At pain management clinics around the country now, physicians are utilizing pain management agreements, which are also called “pain contracts.” Plenty of individuals do not like to use the term pain contracts, however effectively it means the same thing as a pain agreement.
There are certain components of a pain agreement that are fairly ubiquitous from practice to practice. One of the most important things to understand is that there is a reason pain agreements are so popular. Opioid medications are federally regulated and carefully controlled. Pain doctors and primary care doctors place themselves at significant risk when using their DEA licenses to prescribe narcotics. Therefore it is prudent for pain practices to strictly monitor patient compliance.
Here are some common components of a pain agreement.
· Medication dosage and frequency prescribed by the doctor must be adhered to exactly.
· If the patient undertakes an unauthorized increase in medication dose or frequency, this may result in discontinuation of opioid treatment.
· Medication will not be obtained illegally by the patient, this includes obtaining from either friends or relatives also.
· Opioids will not be used in conjunction with any potentially dangerous activities such as driving. This also includes activities which would endanger either the patient him or herself or others.
· Medications will not be shared with others, or traded with anyone.
· Medications must be protected against theft as the medications will not be replaced by the pain doctor.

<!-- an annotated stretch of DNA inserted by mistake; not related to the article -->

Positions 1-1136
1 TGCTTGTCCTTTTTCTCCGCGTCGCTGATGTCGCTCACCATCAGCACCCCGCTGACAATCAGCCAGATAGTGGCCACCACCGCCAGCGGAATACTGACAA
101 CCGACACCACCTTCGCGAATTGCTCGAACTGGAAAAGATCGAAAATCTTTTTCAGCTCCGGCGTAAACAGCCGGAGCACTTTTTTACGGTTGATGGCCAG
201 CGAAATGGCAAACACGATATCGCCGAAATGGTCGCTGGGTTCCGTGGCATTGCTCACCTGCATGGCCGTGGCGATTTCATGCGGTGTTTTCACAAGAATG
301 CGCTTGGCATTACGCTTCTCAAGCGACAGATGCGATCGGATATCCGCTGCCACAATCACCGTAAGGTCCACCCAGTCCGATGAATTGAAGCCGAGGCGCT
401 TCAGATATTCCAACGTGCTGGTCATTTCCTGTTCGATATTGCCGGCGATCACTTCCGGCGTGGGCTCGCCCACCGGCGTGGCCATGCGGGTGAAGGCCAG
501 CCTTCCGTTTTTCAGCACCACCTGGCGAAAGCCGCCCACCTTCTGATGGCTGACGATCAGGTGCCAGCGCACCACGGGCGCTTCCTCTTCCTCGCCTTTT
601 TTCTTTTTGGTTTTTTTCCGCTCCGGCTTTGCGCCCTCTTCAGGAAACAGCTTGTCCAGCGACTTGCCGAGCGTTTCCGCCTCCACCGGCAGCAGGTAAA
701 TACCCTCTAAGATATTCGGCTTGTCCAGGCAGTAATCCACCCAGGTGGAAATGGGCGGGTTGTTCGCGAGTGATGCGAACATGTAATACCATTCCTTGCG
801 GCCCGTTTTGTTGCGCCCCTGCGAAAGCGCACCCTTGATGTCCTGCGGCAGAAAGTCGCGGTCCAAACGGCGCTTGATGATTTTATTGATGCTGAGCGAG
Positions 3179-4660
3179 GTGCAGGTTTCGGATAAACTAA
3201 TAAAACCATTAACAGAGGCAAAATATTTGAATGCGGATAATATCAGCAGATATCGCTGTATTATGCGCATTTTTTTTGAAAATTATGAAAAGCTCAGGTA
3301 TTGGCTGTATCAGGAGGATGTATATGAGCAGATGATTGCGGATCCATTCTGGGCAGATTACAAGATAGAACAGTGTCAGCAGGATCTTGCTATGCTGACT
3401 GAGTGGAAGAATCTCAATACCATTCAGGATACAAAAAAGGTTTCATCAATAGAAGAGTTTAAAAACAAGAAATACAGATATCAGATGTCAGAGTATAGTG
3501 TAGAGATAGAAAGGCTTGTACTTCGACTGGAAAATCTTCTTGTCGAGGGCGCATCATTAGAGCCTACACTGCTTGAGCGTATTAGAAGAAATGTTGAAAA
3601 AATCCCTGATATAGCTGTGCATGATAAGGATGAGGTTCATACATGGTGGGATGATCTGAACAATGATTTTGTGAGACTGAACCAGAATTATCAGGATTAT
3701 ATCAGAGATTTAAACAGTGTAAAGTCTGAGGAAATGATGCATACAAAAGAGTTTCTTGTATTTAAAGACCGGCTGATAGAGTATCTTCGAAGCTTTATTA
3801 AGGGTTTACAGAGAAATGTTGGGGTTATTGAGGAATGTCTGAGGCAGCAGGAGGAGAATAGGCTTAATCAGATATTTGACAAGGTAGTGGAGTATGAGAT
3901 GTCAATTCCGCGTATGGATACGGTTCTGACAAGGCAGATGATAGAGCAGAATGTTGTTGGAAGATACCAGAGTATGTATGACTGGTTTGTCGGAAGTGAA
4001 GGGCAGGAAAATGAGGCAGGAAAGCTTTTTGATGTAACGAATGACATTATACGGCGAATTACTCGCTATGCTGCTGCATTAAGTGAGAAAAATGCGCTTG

· If the medications are stolen, the theft must be reported to law enforcement officials with a police report being obtained.
· At the request of the prescribing physician, the patient must submit to a urine or blood sample for drug screening and testing. If the patient is unable to urinate at any visit where a drug test is to be obtained, he or she consents to a saliva test.
· One of the most important components of a pain management agreement is that the patient agrees that medications will be obtained from the prescribing doctor and only the prescribing doctor.
· Refills of opioid medications will be made only at the time of an office visit with no refills been given over the phone.
· Patients are responsible for keeping track of the medication amounts and must plan accordingly for refills so as not to run out of medication. The patient agrees to bring in all unused pain medication upon request.
· Also the patient agrees to cooperate fully with any official in an investigation of possible misuse, sale, or diversion of the patient’s pain medications.